51.8 F
Oak Bluffs, US

To Sewer: Con

The Joint Waste Water planning Committee, formed in the fall of 2014 and comprised of town officials from Oak Bluffs and Tisbury, is researching (1) any and all new technologies (including sewering) that will work to reduce or even eliminate the introduction of nitrogen into the Lagoon Pond watershed, (2) treat/remove nitrogen already in the Pond and (3) slow/stop the introduction of nitrogen in the ground water already on its way to the Pond.

While sewering is the best option for stopping introduction of new nitrogen into the watershed, it is the most expensive option and will be a “hard sell” to the property owners.

As with most technology in the world, there are new and improved systems being developed to treat waste water on-site and must be considered. Some of the newer systems are being tested on Cape Cod and remember; Cape Cod is far ahead of the Vineyard in dealing with nitrogen overloading and research into the “options” available. The Point® System is one such system. Initial research shows that 98% of the nitrogen can be removed with this alternative on-site septic system that relies on “oxidation of septic ammonia to nitrate with subsequent anaerobic, carbon-mediated oxidation to nitrogen gas”. While that is a “mouthful” of scientific jargon, in plain English, the system is being built to convert nitrates into non-toxic nitrogen gas that dissipates into the air and not into the soil. Treating/removing nitrogen already in the Pond is a fairly new concept. One new technology being developed is the Quantum Ozone UV/ION In-Situ Storm Water System™.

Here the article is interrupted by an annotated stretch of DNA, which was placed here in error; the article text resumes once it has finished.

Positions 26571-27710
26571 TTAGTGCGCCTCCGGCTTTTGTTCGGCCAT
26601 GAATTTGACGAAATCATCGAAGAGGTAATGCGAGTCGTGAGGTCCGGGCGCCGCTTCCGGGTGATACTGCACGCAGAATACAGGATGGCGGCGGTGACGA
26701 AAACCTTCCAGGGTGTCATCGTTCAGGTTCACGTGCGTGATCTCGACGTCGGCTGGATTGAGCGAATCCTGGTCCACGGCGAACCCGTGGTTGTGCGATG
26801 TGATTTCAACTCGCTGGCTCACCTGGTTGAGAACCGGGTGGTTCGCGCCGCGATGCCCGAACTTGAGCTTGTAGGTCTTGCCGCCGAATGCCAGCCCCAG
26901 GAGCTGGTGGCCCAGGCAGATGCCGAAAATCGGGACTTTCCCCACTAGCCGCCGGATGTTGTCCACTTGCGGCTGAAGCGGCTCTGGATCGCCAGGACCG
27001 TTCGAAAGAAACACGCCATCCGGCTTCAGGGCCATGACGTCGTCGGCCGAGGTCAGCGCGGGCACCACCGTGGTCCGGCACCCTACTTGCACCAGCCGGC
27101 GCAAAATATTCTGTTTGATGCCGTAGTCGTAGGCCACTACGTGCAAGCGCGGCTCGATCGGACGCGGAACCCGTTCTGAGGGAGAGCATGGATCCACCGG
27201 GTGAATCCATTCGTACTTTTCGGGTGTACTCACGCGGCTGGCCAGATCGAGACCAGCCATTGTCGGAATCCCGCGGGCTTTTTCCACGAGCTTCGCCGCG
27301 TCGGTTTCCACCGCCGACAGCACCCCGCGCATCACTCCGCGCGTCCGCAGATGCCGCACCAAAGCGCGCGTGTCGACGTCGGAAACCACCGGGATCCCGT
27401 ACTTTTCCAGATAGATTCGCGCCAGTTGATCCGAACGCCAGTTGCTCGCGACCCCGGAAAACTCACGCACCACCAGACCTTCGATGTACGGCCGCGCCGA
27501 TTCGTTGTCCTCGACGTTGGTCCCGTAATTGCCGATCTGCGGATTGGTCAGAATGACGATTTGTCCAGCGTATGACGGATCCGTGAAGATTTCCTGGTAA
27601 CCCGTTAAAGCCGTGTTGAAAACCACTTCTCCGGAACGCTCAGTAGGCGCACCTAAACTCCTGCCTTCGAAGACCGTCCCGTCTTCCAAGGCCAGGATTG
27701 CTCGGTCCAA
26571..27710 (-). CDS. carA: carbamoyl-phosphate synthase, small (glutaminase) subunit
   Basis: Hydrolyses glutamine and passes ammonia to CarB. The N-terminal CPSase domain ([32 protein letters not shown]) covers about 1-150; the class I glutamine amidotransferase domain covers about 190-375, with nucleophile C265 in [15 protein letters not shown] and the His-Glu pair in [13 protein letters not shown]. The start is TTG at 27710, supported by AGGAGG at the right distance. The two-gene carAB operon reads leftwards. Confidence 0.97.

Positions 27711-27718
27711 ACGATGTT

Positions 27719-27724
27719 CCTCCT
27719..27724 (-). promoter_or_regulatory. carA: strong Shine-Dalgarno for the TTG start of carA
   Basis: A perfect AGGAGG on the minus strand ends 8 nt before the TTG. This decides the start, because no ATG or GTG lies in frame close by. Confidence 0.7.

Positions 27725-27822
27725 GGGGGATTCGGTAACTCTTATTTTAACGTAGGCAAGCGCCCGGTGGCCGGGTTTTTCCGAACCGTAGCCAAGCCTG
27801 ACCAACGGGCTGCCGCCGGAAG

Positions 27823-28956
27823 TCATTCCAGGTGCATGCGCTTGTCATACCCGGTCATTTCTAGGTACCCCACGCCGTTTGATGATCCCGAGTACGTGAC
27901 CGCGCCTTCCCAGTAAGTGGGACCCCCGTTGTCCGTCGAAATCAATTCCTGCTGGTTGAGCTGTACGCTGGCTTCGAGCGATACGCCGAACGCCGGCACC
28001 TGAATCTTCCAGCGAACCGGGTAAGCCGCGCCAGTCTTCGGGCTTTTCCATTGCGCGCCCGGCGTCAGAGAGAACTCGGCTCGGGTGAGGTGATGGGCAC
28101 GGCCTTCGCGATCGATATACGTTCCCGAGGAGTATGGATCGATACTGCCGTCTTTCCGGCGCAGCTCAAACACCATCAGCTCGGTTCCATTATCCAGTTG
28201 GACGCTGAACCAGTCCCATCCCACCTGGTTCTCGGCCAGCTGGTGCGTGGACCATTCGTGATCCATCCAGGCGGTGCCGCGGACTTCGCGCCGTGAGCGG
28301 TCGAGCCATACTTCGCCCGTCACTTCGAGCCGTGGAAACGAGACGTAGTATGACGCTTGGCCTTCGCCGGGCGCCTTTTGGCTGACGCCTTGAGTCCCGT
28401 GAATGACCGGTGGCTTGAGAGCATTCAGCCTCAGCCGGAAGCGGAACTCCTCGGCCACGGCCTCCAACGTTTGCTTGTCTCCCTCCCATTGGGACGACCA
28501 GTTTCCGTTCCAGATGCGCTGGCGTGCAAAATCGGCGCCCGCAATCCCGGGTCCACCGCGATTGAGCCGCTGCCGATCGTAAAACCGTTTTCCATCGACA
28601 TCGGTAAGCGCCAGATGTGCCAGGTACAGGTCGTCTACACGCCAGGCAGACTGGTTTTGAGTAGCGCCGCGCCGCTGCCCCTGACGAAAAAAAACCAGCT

Quantum Ozone developed patented technology to control the contamination of water through the application of ozone gas. The UV/ION In-Situ Storm Water System has a portable generator that can be submerged into contaminated liquids or bodies of water and can easily be adapted to deliver the required Ozone via an in-situ application”. “Ozone, nature’s own powerful antioxidant, safely cleans and purifies water”.

Control of storm water runoff is one of several ways to slow/stop nitrogen and other toxic chemicals from being introduced into the Lagoon. Recent studies in the Puget Sound area of Washington State show that “Storm water runoff causes many serious problems in Puget Sound – in fact, it may be the most serious undermanaged threat to the health and vitality of the Sound. Studies show that the sources of many toxic chemicals found in the Sound are delivered via surface runoff”. As a result, the Puget Sound Partnership was formed and they are promoting “Limited Impact Development” in their region.

In conclusion, the best way to save Lagoon Pond from Nitrogen overloading is to utilize a combination of different systems that fit specific areas. For example, the densely populated areas along Barnes Rd and the north end of County Road in Oak Bluffs and the areas along Old Oklahoma Rd in Tisbury would benefit from sewering while areas near the Lagoon opening and areas with larger lot sizes would benefit from newer onsite septic technologies.

Back to the original question: To Sewer or not to Sewer? The answer is “It depends”! In some areas of the Lagoon Pond watershed it makes sense. In other areas it does not.

– Doug Reece

To Sewer: Pro